Existing York Green Belt boundaries. click to enlarge

The protected (draft) Green Belt boundaries are the same as those that Labour Councillors (and others) voted in favour of in the summer of 2011 (see map left)..

The word “draft” only disappears from the description of the York Green Belt when a Public Inquiry has been held and a government Minister has approved a new Local Plan.

In 2012 Labour withdrew the proposed Local Plan from the Public inquiry after doubts were raised about the credibility of the policies contained in it regarding out of City centre shopping facilities (post the Monks Cross planning decision).

The existing Green Belt boundaries continue to be protected.

Labour should stop trying to frighten residents into thinking otherwise.

York Council to opt out of planning freedoms. Blow to new homes hopes.

empty shops

The Council has revealed that it intends to opt out of changes to planning laws which would have allowed building owners to change use from commercial to residential without the expense involved in submitting a planning application.

The move is likely to be a blow to those hoping to bring empty commercial properties back into use.

The Council say that demand for city centre business premises is buoyant in York.

Their case can be read here

The number of people on the council housing waiting list in York is now 4720

York residents asked to monitor wildlife in their garden. Newts blamed for inconvenience.

A new report has been published this month which looks into “what we all can do to ensure that York’s habitat and wildlife, including endangered species, are protected from extinction”.

Newts at Monks Cross

The York Council says, “Residents can help by completing fact sheets about wildlife activity in their gardens at www.york.gov.uk/localplan– in the ‘download documents panel’.

You’ll be hard pressed thought to find a form see here Clearly, after recent events, spotting Great Crested Newts these days earns rather fewer ISpy points than might have been the case a couple of decades ago.

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Local Plan consultation flop – leaflets not delivered in Chapelfields… at least!

Local Plan consultation leaflet

Reports are coming in the that the “Local Plan” consultation leaflet hasn’t yet been delivered in parts of York.

Several Chapelfields residents apparently only found out about the plans – which include a controversial proposal to build a Showman’s Yard on nearby Wetherby Road – when the Residents Association delivered a public meeting invitation last week.

It is unclear whether any other areas have also been excluded from the delivery which was made with a “Local Link” magazine in early June.

More details of the Council’s plans can be found on their web site www.york.gov.uk/localplan and a public exhibition is taking place at Acomb Library tomorrow (Thursday) between 2:30pm and 7:00pm

Save the Green Belt – Residents demand local public meeting

• Petition signatures top 1200

• Chapelfields residents meeting tomorrow Wednesday at Sanderson House, 7:00pm

• “Drop in” session at Acomb Library on Thursday (2:30pm to 7:00pm)

Pressure is growing on Labour Councillors to attend a public meeting and defend their plan to increase the City’s population by 40,000 (25%).

The call came after Labour delivered a highly misleading leaflet/survey form to some residents over the weekend in which they implied that the 22,000 new homes were required for people already living in the City.

The survey asks only 3 questions.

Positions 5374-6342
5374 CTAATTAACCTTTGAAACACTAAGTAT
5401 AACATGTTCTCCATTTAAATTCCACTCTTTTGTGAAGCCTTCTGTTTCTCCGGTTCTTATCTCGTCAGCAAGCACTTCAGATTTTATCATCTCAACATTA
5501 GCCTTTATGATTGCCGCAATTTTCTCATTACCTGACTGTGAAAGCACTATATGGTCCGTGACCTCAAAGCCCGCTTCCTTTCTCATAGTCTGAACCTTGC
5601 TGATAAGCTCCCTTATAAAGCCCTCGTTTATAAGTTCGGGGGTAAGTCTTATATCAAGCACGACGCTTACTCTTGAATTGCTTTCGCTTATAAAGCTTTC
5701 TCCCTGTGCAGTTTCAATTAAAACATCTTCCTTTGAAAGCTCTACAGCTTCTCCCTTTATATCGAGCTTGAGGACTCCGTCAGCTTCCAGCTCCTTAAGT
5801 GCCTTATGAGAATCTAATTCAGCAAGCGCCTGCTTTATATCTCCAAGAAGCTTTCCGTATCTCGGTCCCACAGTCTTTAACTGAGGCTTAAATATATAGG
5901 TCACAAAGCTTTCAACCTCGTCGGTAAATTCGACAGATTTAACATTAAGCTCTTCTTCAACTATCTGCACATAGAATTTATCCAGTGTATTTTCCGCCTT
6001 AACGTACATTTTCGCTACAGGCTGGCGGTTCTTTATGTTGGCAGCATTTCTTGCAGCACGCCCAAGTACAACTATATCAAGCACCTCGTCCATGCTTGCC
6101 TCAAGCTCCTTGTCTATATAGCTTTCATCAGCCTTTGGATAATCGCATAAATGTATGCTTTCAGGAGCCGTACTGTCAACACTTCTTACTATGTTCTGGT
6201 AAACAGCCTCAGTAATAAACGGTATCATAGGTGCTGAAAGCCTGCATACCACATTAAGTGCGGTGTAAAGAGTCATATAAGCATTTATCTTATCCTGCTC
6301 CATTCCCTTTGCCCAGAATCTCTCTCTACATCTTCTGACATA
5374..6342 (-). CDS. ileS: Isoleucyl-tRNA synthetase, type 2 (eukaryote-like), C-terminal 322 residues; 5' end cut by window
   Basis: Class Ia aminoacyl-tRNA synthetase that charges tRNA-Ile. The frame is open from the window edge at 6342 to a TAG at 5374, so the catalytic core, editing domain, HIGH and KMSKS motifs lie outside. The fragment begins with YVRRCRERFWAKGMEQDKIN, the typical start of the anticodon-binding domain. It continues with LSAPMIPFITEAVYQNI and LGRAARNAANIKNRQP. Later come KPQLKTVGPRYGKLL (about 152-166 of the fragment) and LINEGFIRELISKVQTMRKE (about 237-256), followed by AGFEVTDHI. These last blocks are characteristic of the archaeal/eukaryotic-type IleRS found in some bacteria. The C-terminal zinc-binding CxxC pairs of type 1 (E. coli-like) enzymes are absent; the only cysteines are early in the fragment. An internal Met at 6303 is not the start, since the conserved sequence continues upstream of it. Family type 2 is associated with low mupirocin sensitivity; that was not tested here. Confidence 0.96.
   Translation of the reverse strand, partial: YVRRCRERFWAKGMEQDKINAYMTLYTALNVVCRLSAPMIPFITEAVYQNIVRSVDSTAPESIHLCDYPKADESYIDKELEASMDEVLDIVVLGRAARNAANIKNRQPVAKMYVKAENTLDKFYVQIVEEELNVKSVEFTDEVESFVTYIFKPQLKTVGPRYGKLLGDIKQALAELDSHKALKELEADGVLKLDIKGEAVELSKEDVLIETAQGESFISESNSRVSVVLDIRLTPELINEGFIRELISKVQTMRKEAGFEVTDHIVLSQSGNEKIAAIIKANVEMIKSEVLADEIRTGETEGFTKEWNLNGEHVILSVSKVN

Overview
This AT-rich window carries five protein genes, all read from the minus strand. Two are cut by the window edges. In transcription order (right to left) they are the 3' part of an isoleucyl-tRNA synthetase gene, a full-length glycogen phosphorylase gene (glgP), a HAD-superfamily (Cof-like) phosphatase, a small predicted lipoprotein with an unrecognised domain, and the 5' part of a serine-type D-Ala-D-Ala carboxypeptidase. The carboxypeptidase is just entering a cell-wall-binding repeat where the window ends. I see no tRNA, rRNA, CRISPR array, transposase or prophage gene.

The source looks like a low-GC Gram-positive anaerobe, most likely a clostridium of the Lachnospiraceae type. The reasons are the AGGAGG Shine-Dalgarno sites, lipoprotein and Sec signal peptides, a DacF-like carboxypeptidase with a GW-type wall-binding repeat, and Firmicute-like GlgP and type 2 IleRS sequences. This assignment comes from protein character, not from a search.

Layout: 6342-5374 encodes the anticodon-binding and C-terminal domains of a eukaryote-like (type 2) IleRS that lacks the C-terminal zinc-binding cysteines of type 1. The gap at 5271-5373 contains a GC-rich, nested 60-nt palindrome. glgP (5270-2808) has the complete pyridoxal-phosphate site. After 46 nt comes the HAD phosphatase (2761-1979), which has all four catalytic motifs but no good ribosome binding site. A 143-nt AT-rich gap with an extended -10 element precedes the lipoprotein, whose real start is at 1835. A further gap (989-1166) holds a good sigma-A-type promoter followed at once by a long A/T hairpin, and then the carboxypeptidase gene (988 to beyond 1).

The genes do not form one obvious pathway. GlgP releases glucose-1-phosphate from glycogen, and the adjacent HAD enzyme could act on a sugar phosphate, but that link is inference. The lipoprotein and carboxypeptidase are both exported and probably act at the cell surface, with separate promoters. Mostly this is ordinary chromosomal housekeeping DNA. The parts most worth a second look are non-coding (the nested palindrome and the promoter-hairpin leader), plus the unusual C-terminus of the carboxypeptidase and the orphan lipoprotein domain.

1. How important is it to build new homes? All parties agree that there is a need for an increase in the number of homes in the City. It would require around 400 additional homes just to cater for local needs (new families forming while increasing life expectancy means existing homes remain occupied). The issue is how many homes are needed, where and when? (Labour plan 1090 homes per year, mostly on land which is currently in the Green Belt).

2. They ask how important the Greenfield setting of the City is (The Green Belt issue)? Most will say that it is important. Many respondents will think that they are endorsing the existing Green Belt boundaries (these are protected by regional policies and will continue to be unless, and until, the Council gets revised boundaries approved at a Public Inquiry)

3. Having softened people up, Labour then ask whether residents support their Local Plan proposals? The overwhelming evidence so far is that most residents do not support increasing the size of the City by 25%. Many are horrified at those parts of the Plan which would lead to the destruction of its Greenfield setting. Some will also be sceptical about the assumptions made about economic growth. 1000 additional jobs per year is a figure that is unlikely to be achieved consistently over a long period, while lack of an affordable transport and public service improvement policy, may be the final nail in the coffin of the high growth option favoured by Labour.

In reality the Councils own papers admit that the majority of occupants of the new homes will be economic migrants from other countries. Around 700 (2/3) of the new homes would be occupied by migrants each year.

Page 14 of the ARUP report says, “Population growth in York between 2010 and 2030 is ultimately driven by the scale of international migration into the authority

That is not to say that immigration is a bad thing in principle. Migrants sometimes take on jobs that local residents, for one reason or another, shun. New blood can with bring with it innovation, motivation and fresh thinking.

But it is the unprecedented scale, and timescale, of the population change that threatens York’s unique character.

It is not surprising then that residents are demanding that a public meeting takes place at which Labour Councillors can be challenged on some of their more obviously bogus claims.

In the meantime, residents are reminded of the importance of registering individual objections to the published proposals. This can be done by emailing localplan@york.gov.uk (website – www.york.gov.uk/localplan)

Comments can be made – and larger scale maps viewed – at the Acomb Explore Library on Front Street this Thursday 20th June between 2:30pm and 7:00pm. We understand that some “pro Green Belt” residents will be lobbying this “drop in” session.

Please let us know if you require additional petition forms and copies of ehe window poster (below)

Green Belt campaign logo

Road works in York – “where they are” web site launched

York road works map

York road works map

A new web site has been launched which claims to list all current road works taking place in York (and,indeed,the UK).

It includes all statutory undertakings (telephones, water, power etc), not just the Council.

How accurate it will prove to be remains to be seen, but you can check it out at the following web site http://roadworks.org/